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Stonehurst bylaws stall at a technology troubled council meeting

Third readings of bylaws to allow the redevelopment of the Stonehurst site didn't pass but members of the public hoping to catch the meeting online were left in the dark as to what was said because of technical issues.
Artist rendering of the proposed Stonehurst re-development as presented at the April 25 Public Hearing

UPDATED - May 4, 9:15am

Third reading of bylaws related to the proposed Stonehurst redevelopment were unanimously defeated by Gibsons council on May 2.

Mayor Silas White told Coast Reporter both the rezoning and official community plan amendments remain at second reading and that there could be further discussion between the community and Pacific Ray Developments(PRD) on the future of that site. 

White said,  "At the meeting, I did speak to the fact that [PRD owner Babak Trafreshi] has made an investment in a very important piece of property in the town and that as the owner of the property we want to continue to work with him to come up with a development that will fit the official community plan, in our council’s interpretation and will be of benefit to the community."

The OCP and zoning bylaw amendments proposed are for the historic Stonehurst site to be redeveloped to allow a condominium and boutique inn at 529 Gibsons Way. Those amendments would also enable redevelopment on adjacent town-owned Lot 23 on School Road, involving a proposed purchase of the upper half of the lot by the developer. Plans for the lower half included rezoning for use as an expanded town park.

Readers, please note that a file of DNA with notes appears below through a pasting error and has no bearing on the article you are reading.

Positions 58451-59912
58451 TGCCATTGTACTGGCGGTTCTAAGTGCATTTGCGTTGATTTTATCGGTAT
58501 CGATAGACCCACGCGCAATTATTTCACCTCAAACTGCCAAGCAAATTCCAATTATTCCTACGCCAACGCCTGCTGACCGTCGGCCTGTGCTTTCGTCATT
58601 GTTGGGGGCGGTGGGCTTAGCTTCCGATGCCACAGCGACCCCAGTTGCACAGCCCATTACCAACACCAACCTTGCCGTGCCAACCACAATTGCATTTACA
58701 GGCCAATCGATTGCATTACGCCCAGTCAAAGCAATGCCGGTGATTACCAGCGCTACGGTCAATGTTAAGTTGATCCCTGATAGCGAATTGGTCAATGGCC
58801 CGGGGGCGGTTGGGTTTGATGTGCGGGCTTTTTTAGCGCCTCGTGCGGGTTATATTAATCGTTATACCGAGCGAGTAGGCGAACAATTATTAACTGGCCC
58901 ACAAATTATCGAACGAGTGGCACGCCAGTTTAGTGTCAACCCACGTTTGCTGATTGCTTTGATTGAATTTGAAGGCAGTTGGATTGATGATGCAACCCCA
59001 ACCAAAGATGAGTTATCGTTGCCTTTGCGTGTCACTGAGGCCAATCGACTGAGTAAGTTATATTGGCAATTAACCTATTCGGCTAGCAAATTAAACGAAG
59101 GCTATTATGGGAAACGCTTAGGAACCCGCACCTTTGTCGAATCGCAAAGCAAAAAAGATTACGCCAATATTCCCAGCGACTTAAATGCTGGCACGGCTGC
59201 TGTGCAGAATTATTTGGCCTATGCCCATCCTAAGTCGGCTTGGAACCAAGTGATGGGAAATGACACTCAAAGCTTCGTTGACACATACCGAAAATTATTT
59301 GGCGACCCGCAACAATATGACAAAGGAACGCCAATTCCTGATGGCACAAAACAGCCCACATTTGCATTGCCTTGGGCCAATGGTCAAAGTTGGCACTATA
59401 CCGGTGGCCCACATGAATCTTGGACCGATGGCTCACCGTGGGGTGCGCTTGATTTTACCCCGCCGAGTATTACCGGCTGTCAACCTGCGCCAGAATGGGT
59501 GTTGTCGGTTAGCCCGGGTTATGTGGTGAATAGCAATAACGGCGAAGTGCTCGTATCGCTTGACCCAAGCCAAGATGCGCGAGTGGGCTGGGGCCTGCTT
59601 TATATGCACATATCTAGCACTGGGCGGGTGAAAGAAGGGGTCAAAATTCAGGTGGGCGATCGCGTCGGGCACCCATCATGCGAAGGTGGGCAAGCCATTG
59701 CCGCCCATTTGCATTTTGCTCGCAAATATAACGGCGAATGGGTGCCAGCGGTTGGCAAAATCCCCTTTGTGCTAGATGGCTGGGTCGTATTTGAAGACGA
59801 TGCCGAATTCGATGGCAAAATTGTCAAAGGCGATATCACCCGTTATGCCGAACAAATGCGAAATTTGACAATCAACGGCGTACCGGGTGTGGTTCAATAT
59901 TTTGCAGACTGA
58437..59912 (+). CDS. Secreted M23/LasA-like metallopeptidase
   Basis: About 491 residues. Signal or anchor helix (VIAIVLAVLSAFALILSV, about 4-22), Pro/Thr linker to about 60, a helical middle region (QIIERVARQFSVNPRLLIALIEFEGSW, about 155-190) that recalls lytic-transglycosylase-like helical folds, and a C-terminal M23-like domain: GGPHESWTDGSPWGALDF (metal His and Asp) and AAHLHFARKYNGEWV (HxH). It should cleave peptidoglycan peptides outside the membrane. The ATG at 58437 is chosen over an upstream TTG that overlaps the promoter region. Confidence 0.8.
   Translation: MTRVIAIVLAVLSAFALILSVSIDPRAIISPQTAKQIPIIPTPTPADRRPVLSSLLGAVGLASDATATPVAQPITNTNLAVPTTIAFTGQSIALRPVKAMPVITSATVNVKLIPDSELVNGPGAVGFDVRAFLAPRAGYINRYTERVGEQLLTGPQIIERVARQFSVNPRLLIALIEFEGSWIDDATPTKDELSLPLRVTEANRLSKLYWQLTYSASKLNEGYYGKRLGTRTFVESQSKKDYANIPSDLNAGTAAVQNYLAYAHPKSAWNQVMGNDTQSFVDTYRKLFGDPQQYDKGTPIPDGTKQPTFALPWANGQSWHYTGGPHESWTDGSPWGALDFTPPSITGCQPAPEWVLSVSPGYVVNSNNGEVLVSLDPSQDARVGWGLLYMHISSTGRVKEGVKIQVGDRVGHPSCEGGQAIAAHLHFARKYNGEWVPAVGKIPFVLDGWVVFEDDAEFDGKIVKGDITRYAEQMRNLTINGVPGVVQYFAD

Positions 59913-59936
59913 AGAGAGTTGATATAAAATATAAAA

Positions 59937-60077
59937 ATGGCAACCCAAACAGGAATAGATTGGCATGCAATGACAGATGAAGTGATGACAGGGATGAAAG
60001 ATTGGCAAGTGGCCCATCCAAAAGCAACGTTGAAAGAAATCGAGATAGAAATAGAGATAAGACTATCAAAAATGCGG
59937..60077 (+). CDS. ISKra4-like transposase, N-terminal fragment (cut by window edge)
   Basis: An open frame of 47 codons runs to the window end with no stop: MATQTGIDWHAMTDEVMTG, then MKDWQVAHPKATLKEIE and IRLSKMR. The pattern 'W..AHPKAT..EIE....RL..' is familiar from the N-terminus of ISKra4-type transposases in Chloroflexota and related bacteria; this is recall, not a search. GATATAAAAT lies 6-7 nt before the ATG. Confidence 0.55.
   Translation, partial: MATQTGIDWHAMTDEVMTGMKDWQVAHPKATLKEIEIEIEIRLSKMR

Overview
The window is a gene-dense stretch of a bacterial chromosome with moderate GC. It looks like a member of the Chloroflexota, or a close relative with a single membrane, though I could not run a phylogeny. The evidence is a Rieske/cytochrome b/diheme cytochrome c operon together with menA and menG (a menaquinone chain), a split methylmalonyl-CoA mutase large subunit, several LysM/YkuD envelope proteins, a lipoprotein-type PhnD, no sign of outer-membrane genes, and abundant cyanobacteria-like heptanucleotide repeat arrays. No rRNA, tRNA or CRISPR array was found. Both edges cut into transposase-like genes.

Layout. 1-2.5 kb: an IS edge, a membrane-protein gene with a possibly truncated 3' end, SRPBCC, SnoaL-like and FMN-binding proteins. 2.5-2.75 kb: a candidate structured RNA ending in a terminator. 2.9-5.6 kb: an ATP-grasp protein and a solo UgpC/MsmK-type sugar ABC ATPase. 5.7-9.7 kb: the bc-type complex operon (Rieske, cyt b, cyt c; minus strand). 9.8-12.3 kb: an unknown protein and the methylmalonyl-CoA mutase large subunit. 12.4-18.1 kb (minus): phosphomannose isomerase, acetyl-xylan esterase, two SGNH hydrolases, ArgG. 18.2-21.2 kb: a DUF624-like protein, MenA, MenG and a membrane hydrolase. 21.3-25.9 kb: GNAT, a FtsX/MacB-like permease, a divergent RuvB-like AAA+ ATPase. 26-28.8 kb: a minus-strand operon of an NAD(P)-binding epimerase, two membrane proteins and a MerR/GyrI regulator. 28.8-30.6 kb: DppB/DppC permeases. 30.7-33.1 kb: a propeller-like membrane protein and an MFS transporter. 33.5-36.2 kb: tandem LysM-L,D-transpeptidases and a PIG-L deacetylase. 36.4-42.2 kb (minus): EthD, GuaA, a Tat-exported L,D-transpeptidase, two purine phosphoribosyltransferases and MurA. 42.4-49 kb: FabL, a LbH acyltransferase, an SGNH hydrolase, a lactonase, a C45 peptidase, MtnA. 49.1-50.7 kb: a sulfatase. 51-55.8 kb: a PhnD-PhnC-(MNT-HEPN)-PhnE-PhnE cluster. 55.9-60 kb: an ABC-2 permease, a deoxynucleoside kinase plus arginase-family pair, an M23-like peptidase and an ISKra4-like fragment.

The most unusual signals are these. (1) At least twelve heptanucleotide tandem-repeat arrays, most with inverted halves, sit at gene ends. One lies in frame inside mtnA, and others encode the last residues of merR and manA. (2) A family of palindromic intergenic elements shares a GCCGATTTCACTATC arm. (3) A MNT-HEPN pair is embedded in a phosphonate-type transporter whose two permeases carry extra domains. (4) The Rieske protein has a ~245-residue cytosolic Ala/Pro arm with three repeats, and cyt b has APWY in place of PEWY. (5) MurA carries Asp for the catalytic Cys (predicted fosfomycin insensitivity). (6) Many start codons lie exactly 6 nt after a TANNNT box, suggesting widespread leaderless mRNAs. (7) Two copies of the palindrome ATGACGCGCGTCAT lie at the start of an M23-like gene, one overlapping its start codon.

Meeting technology troubles 

Debate and voting on that decision did not include Coun. Stafford Lumley.  White said Lumley was out of town and had planned to participate in the meeting remotely, but that function of the town's meeting technology failed.  The YouTube live stream also failed, leaving about a dozen individuals expecting to view the proceedings watching a screen displaying only the town logo. That frustrated those who had counted following council’s debate on the proposal that had drummed up a lot of local attention. 

The YouTube meeting’s chat feature was available and many attendees stayed connected for close to an hour waiting for the live stream to start. In the chat function public comments including, “This strikes me as very wrong”,  “To not be able to see and hear what is going on is frustrating. This is completely unacceptable”, “I wish we could see/hear this meeting!” and “Gibsons needs to fix their tech problems” were posted.

A video recording of the one hour meeting was posted on May 4 to the town's YouTube channel.

Addressing tech issues a priority

"The biggest thing on my mind this morning is that we need to put a lot of other things on hold at the town to fix the problems with our audio-visual system interface with YouTube," White said in a telephone interview on May 3.

"It is extremely frustrating and it’s becoming a distraction to council when we are trying to make important decisions on behalf of the town as we need to be making those in a way that is accessible to the public. It has reached the point where it just doesn’t work.  We can’t have any more meetings until this is fixed."

Live streaming of council and committee meetings is a feature promoted by the town on its webpage. In March 2022, council endorsed spending $63,600 for council chambers audio-visual equipment upgrading for the purposes of live streaming and hosting hybrid meetings, allowing both in-person or remote participation. That included installation of cameras, streaming equipment and upgraded microphones and speakers.  

The new system was in place by February 2023 and functioned with minor glitches up to April 25. On that evening a hybrid public hearing on the zoning and OCP amendment bylaws impacting the proposed redevelopment of Stonehurst was able to be completed, but technical issues caused a number of delays.